Young refers to his story as a “parable,” and has said that the book’s title is a metaphor for “the house you build out of your own pain.” His character, Mack, is “basically autobiographical.” Indeed, he wrote the book at his wife’s prodding to explain to their six children his decade long journey of healing with God. Young spent the first six years of his life in New Guinea among the Dani, a technologically stone-age people to whom his parents were missionaries. By the time he was sent off to boarding school at age six, he was in most respects a white Dani. His parents returned to the West a few years later and he spent his childhood moving around Canada as his father ministered in small churches. Young never identifies (in his interviews, to my knowledge) the source of his own wounds but clearly the church played a significant negative role.

I was not mesmerized by “The Shack” as many others have been, but I found it to be a tender and thoughtful story of visiting and talking with a God (in three persons -- Father, Son, Spirit) who loves his children, feels their pain, and walks with them through their tragedies even as he (often) allows these tragedies to happen. This novel reminded me in a refreshing, inspiring and powerful way that the Christian faith is based in a RELATIONSHIP, and if we lose our experience of that relationship, the Christian life can be dry and routine. And while it certainly is not a theological treatise, the Shack gives some pretty good “answers” from “Papa” to Mack about why he allows the world to stumble along as it does, so filled with pain and pathos.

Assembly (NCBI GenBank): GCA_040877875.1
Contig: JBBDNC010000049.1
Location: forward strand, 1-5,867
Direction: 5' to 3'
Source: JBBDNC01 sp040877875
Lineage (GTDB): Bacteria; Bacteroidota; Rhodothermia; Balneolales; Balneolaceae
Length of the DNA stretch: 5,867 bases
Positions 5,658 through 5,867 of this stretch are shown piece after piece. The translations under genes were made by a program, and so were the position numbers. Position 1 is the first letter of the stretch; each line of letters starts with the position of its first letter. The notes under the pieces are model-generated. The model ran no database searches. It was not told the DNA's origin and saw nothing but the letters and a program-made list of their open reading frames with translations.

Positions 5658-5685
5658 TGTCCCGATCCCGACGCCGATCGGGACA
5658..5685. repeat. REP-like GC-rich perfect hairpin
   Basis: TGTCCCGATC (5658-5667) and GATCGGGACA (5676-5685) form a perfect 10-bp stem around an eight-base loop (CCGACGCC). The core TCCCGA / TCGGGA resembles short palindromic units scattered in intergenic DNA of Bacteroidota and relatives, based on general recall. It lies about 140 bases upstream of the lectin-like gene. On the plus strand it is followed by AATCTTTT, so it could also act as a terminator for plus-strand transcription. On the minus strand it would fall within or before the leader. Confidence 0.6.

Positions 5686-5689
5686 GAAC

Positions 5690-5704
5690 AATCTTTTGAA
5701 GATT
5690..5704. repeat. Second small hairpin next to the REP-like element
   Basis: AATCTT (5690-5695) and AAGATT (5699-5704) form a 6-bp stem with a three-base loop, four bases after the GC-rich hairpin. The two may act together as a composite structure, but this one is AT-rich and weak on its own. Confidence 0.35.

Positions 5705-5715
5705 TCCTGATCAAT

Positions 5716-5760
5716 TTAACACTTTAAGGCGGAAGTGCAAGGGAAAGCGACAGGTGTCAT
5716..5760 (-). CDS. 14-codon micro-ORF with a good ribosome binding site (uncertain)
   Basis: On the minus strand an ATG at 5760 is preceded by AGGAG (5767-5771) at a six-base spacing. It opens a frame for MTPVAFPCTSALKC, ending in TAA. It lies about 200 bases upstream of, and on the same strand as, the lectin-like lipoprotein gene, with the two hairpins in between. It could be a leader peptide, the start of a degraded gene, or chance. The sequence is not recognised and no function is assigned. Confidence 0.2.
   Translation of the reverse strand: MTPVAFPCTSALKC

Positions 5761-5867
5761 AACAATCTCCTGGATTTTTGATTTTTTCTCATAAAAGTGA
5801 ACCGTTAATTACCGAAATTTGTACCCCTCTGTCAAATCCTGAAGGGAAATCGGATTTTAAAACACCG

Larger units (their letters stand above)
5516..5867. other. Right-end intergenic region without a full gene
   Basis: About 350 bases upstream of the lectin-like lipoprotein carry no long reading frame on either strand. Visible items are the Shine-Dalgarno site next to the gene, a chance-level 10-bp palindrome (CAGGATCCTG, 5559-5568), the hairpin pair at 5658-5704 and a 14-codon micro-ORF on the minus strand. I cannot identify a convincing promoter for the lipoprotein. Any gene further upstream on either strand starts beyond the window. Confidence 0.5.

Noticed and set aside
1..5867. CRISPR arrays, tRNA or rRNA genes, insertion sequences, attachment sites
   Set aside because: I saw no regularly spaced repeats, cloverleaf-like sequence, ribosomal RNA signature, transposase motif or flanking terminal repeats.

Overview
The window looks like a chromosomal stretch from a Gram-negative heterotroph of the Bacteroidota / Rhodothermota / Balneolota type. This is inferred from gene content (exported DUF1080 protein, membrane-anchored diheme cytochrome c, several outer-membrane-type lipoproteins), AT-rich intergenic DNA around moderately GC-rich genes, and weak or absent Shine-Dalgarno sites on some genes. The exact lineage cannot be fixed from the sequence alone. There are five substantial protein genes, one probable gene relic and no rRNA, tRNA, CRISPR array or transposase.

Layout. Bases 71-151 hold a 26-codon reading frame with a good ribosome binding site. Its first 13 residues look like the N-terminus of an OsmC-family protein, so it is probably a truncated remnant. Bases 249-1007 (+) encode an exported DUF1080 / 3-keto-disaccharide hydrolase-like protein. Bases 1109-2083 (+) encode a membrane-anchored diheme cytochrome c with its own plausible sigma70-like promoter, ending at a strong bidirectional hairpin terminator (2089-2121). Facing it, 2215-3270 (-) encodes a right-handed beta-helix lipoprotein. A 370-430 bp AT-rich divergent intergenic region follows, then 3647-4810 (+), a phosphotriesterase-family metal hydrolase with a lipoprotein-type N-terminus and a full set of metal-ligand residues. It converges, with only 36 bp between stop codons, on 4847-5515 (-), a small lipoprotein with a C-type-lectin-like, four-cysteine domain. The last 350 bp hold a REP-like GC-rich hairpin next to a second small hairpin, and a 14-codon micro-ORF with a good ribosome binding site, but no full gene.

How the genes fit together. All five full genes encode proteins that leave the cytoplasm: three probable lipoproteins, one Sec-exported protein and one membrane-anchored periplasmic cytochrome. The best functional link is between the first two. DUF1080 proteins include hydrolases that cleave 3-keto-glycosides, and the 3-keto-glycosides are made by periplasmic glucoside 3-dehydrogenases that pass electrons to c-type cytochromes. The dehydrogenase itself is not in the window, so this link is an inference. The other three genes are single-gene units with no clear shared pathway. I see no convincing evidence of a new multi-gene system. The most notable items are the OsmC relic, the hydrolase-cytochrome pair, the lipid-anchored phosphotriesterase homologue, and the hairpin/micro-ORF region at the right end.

I am reminded of an old story in which an old and a young minister preach sermons on the Shepherd’s Psalm (Psalm 23) on successive Sundays at the same congregation. Afterwards, a wise older member sums up the difference: the young preacher knows the psalm, the old preacher knows the Shepherd. Reading the Shack will make you want to better know the Shepherd, the one whom Jesus calls “Abba,” or “Papa.” And that’s always a good thing.